Bend man survives Tumalo Mtn. avalanche
Updated On: Feb 11 2014 10:09:04 PM CST
A Bend man was able to dig himself out of an avalanche at Tumalo Mountain over the weekend -- and knows how fortunate he was to not be seriously injured, or worse.
Zach Violett found himself partially trapped in an avalanche at the mountain west of Bend Saturday morning.
Violett said Tuesday he was buried knee-deep, but was able to dig himself out.
He wanted to go back-country skiing to enjoy the new powder brought by the storm. All was going well for him and two friends, when suddenly he felt a movement halfway down the hill -- that wasn't generated by his skis.
"My first reaction was to try and outrun it and get out of the way, and I just couldn't do it,” Violett said. “There was so much snow that was moving really slow, so it was kind of just, brace for impact and hope it turns out well."
That’s when he started tumbling down the mountain. Luckily, he ended right side up, which allowed him to dig out.
Safety on the mountain is a current concern of the Central Oregon Avalanche Association, due to heavy snow becoming displaced when the weather gets warmer.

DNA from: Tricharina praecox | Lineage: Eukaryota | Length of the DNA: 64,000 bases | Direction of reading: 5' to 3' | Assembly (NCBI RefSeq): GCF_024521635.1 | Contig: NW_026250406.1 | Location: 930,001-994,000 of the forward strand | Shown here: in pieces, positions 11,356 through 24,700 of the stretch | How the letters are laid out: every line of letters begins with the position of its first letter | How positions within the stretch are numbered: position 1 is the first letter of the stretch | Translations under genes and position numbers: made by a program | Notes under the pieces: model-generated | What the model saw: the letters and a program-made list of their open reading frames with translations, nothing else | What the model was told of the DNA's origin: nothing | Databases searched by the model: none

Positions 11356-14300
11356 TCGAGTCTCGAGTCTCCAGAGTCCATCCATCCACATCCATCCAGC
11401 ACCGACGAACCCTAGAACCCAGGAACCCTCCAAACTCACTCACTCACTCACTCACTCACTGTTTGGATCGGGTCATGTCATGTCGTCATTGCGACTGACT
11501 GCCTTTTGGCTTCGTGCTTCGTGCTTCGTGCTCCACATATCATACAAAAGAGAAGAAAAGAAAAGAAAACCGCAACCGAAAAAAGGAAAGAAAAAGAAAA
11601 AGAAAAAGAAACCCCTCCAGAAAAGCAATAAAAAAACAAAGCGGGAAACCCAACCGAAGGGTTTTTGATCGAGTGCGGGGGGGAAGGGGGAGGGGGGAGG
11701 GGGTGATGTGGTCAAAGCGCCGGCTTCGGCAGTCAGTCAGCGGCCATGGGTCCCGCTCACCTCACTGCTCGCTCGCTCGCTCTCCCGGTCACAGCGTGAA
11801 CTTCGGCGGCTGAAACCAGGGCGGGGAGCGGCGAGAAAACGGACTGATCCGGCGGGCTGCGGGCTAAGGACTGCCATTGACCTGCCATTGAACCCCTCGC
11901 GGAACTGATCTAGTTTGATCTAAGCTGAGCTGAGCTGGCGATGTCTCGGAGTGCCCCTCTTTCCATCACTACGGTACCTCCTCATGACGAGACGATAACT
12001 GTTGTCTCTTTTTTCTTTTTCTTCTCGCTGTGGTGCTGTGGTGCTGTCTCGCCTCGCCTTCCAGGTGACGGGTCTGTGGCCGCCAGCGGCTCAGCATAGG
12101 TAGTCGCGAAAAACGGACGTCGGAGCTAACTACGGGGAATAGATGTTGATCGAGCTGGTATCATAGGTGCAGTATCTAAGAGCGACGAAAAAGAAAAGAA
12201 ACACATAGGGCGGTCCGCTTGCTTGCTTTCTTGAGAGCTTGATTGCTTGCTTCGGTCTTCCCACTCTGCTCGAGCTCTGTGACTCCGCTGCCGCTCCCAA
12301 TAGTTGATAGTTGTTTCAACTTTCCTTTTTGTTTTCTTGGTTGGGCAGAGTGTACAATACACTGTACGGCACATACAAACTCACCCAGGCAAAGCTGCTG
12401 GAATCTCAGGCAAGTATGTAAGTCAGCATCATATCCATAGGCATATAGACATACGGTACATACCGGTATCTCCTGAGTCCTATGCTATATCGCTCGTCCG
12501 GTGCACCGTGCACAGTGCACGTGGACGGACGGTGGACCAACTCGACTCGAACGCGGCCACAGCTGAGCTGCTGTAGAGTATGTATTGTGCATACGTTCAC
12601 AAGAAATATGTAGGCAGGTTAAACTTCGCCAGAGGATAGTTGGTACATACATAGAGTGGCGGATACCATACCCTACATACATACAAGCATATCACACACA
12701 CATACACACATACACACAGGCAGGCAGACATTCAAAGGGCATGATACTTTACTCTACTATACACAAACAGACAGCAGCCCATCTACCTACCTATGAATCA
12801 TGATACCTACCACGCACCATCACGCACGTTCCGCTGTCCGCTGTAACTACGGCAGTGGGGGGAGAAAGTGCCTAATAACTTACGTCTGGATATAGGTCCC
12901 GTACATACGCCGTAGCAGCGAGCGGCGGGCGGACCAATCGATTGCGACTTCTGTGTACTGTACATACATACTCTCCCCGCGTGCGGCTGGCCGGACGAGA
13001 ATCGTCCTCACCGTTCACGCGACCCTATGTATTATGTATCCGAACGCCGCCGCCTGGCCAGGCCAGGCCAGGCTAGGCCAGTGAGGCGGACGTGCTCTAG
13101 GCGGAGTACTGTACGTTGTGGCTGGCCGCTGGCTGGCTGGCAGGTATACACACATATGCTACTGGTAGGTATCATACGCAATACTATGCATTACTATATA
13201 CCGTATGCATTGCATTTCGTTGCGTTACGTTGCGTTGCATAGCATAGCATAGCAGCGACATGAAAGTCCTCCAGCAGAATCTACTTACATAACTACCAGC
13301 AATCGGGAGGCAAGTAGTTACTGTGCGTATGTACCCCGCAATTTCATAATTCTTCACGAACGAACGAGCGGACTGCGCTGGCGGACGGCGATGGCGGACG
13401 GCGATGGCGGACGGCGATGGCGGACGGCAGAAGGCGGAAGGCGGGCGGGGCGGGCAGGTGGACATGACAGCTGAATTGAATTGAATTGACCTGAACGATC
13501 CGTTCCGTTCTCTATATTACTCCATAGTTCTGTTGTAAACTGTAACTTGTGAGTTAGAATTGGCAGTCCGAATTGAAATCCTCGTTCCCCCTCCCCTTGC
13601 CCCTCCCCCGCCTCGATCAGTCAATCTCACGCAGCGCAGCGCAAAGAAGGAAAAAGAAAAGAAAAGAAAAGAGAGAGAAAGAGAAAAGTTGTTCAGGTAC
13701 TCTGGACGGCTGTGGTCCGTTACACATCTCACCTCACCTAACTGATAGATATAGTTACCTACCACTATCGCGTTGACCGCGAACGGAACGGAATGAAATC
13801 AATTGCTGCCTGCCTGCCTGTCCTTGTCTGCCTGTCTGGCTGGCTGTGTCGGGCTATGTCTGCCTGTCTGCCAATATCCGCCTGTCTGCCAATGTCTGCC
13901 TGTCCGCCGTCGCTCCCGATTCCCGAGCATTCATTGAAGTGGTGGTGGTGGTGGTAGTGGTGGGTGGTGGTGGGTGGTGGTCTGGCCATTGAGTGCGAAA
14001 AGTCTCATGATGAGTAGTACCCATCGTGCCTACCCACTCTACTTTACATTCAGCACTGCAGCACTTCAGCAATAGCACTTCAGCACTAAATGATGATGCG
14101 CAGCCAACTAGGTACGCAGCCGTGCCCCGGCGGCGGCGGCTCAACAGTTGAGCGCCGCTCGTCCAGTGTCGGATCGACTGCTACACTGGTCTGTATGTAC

"That can unsettle a snowpack and make it unstable, so you want to look out for those things," said Jon Tapper, director of the association.
The organization lets people post reports on their website when they see unsafe areas, to warn other mountain goers of the danger.
"It is moment-to-moment and location-to-location kind of issue that people need to be aware of," Tapper said.
Violett acknowledges that he didn't take the proper precautions, and was lucky to come out unharmed.
"People, be safe out there,” Violett warned. “It's easy to say, 'It's just Tumalo Mountain. It’s a small slope, everyone skis it daily.' But it's still dangerous. Don’t get lazy, because that's what we did -- and it could have been a lot worse than it was."
The Central Oregon Avalanche Association hosts a 90-minute "Know Before You Go" informal avalanche training program on the third Wednesday of every month at Broken Top Bottle Shop.
For more information on it visit http://coavalanche.org/.
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